I had looked forward to seeing my friend Yahya again in Mogadishu. He had refused to leave, and tried instead to help end his nation’s bloodletting through a group called the Centre for Research and Dialogue. Days before I arrived in Mogadishu, a gang of men stole into his compound in the dead of night. They cut through a razor-wire perimeter and came over the wall, caught his five armed guards napping, disarmed them and put them in gags and police handcuffs. If a Somali gunman wants to attack you, he will normally do so in broad daylight, angrily, face-to-face and at close quarters. These men were in masks, wearing gloves and dark clothes. They entered the house, where Yahya was asleep with his wife who was visiting from London. They pulled them out of bed and interrogated Yahya, going through his mobile phones and laptop. When they had finished, they put the phones and computer into a plastic bag to take away, and shot Yahya five times in the head and chest as his helpless wife stood by. Then they vanished.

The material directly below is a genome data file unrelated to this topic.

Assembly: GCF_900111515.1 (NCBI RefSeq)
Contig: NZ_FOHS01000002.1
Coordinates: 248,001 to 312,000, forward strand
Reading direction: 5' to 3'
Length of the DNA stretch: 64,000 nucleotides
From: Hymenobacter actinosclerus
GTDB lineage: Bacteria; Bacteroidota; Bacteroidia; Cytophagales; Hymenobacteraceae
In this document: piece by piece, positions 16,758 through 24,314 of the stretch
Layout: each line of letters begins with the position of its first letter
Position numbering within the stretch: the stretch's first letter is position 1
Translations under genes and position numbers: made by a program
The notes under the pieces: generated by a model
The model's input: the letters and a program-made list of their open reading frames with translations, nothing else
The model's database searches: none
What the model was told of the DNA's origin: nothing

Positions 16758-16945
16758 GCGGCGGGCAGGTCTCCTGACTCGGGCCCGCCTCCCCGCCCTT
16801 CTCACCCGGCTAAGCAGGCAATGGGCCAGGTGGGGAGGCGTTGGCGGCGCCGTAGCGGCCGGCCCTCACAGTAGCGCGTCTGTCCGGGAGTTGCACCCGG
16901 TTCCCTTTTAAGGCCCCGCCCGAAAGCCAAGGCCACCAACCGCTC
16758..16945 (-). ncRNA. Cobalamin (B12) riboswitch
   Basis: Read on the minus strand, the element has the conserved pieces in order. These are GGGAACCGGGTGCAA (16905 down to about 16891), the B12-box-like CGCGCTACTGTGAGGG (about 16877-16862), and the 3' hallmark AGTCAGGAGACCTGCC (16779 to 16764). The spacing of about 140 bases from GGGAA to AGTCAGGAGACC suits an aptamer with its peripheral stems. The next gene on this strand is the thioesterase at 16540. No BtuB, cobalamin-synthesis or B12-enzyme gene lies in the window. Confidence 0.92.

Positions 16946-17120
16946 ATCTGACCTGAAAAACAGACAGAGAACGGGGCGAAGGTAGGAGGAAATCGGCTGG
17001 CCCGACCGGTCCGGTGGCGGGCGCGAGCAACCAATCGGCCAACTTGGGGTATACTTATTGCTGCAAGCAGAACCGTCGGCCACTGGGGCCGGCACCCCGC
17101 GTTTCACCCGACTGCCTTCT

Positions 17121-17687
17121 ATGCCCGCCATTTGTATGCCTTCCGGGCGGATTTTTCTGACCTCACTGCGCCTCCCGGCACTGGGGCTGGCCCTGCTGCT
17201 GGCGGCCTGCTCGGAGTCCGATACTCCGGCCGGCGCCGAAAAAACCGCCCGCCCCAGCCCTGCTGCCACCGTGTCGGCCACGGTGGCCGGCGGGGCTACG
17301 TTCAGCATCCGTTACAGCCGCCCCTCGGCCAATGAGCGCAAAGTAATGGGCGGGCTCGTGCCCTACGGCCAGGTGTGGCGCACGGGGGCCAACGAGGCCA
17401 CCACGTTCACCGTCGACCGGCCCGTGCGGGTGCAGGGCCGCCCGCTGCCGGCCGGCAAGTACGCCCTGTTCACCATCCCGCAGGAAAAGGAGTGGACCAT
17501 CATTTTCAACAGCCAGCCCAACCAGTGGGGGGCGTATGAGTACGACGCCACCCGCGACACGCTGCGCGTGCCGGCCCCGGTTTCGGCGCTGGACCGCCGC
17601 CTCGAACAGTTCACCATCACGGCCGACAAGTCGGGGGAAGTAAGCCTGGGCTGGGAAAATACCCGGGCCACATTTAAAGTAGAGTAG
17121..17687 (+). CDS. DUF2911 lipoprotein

Aidan Hartley, The Spectator